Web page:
NFL Draft Preview: USC TE Rhett Ellison


September 17, 2011; Los Angeles, CA, USA; Southern California Trojans tight end Rhett Ellison (40) runs with the ball as he is defended by Syracuse Orange linebacker Dan Vaughan (33) at Los Angeles Memorial Coliseum. Mandatory Credit: Kelvin Kuo-US PRESSWIRE

Name: Rhett EllisonHeight: 6″5′Weight: 251Projection: 5th or 6th round

The Trojan Way Leadership Award.  The first winner of the award was Rhett Ellison following the 2011 season.  Ellison so much embodied the spirit of the award that his name is also the nickname for the award: The Rhett “The Machine” Ellison Leadership Award.  That pretty much sums up the blue-collar worth ethic that Ellison has come to exemplify during his time at Troy.  He hasn’t gotten the marquee billing that other Trojan stars have gotten or the attention that his predecessor Stanley Havili received, but you knew he was going to show up for every play of every game.  He brought a lunch pail mentality to the bright lights of Troy.  If you looked at his season and career stats, you won’t see anything that jumps out at you.  In order to know what he brought to the field you would have to turn on game film.  What he lacks in raw athletic ability he makes up for in pure heart.

Ellison is a tweener, projecting at both fullback and tight end in the NFL.  ESPN rates him as the top fullback in the draft while CBS Sports rates him as the 8th best tight end prospect.  Due to changes in NFL offensive philosophies there aren’t many teams that still utilize a fullback in the traditional fashion.  Many teams have opted for more wide open passing attacks while using single back formations.  It is this philosophy that will push Ellison into the 5th or 6th round as he most likely will get drafted as a tight end or an H-back type of player, a position made famous by Joe Gibbs in the 80’s.  Chris Cooley most recently played this H-back position until it was phased out when Mike Shanahan took over following Gibbs’ second stint with the Washington Redskins.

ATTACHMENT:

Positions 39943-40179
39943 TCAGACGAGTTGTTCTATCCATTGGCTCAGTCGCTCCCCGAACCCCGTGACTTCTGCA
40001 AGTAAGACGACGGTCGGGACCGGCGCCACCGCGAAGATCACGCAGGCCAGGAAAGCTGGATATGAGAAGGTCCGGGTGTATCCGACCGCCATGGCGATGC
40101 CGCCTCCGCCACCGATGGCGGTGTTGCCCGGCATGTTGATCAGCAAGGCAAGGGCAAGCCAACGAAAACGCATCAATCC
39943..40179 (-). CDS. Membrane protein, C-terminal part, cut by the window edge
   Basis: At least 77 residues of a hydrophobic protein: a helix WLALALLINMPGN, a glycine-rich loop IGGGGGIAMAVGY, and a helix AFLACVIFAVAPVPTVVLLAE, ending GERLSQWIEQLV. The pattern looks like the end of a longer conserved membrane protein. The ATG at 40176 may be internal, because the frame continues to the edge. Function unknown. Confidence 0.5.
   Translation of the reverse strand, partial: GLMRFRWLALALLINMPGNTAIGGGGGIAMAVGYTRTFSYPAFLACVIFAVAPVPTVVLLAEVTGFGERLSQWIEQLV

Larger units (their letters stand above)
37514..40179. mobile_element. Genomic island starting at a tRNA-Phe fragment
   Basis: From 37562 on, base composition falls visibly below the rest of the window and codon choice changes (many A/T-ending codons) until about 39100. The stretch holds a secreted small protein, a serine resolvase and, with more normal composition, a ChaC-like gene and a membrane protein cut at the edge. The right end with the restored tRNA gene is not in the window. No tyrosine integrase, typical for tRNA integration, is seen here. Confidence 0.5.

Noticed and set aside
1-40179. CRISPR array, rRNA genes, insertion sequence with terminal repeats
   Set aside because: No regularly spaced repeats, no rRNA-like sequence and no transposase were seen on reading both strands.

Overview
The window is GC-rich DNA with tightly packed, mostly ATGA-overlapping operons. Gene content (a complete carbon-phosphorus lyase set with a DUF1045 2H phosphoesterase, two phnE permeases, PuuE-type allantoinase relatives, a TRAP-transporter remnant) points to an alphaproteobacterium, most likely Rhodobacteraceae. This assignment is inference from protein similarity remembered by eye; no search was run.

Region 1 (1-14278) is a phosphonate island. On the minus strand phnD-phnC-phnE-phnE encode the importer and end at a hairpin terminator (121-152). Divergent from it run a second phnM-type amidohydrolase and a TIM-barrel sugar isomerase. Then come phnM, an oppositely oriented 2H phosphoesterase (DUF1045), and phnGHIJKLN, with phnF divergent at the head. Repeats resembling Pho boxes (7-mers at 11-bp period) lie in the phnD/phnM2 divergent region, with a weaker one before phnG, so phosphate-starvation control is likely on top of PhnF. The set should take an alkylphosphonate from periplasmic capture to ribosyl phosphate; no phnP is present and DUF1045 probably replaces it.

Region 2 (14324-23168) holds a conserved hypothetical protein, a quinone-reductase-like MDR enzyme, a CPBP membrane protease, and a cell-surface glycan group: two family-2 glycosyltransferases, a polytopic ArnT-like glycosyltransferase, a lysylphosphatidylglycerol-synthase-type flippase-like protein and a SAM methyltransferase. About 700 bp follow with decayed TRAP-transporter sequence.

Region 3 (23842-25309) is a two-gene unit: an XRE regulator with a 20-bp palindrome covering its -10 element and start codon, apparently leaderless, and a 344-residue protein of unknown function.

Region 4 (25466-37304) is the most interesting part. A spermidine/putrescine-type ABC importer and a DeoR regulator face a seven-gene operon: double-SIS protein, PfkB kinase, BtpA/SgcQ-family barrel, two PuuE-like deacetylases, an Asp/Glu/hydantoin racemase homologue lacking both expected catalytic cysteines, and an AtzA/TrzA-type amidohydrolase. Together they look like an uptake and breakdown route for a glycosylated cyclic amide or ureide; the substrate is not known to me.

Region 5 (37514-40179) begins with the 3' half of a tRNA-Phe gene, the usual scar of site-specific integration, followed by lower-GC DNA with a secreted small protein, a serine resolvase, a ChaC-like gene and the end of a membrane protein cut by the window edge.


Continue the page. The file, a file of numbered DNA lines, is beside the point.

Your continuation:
While changes in professional offenses will work against Ellison as a fullback prospect, average athletic ability will work against him as a tight end prospect.  Running the 40 yard dash in the 4.8 second range means he doesn’t have the elite speed that scouts are looking for in order to get separation down the field.  He also doesn’t have the elite level lateral and change of direction ability.  What he does have is heart and this can’t be measured at the NFL Combine or a NFL Pro Day.  It can only be eye-balled on the field or on film.  Heart is something that Ellison has plenty of.

He is the type of player that franchises need to make up the core of their team.  Look for him to make the roster as a special team standout.  Special teams is something that Ellison excelled at while wearing his Trojan uniform.  He topped his career off by being voted by the Pac-12 coaches as the 2011 first team special team player.  While he will initially make his niche as a special teams player, look for him to contribute as a bruising fullback in short yardage situations and as a pass catcher out the backfield.  He should also be valuable in 2 to 3 tight end formations where he can use his reliable hands to hurt defenses that won’t be keying on him.

Ellison is certain to be a fan favorite wherever he lands.  Fans will appreciate his work ethic and lunch pail mentality.

Before the NFL Draft kicks off on Thursday, be sure to read up on Nick Perry, DaJohn Harris, and Chris Galippo, some other Trojans hoping to come off the boards.

Stay tuned for our coverage of the rest of the Trojans that will be in the draft.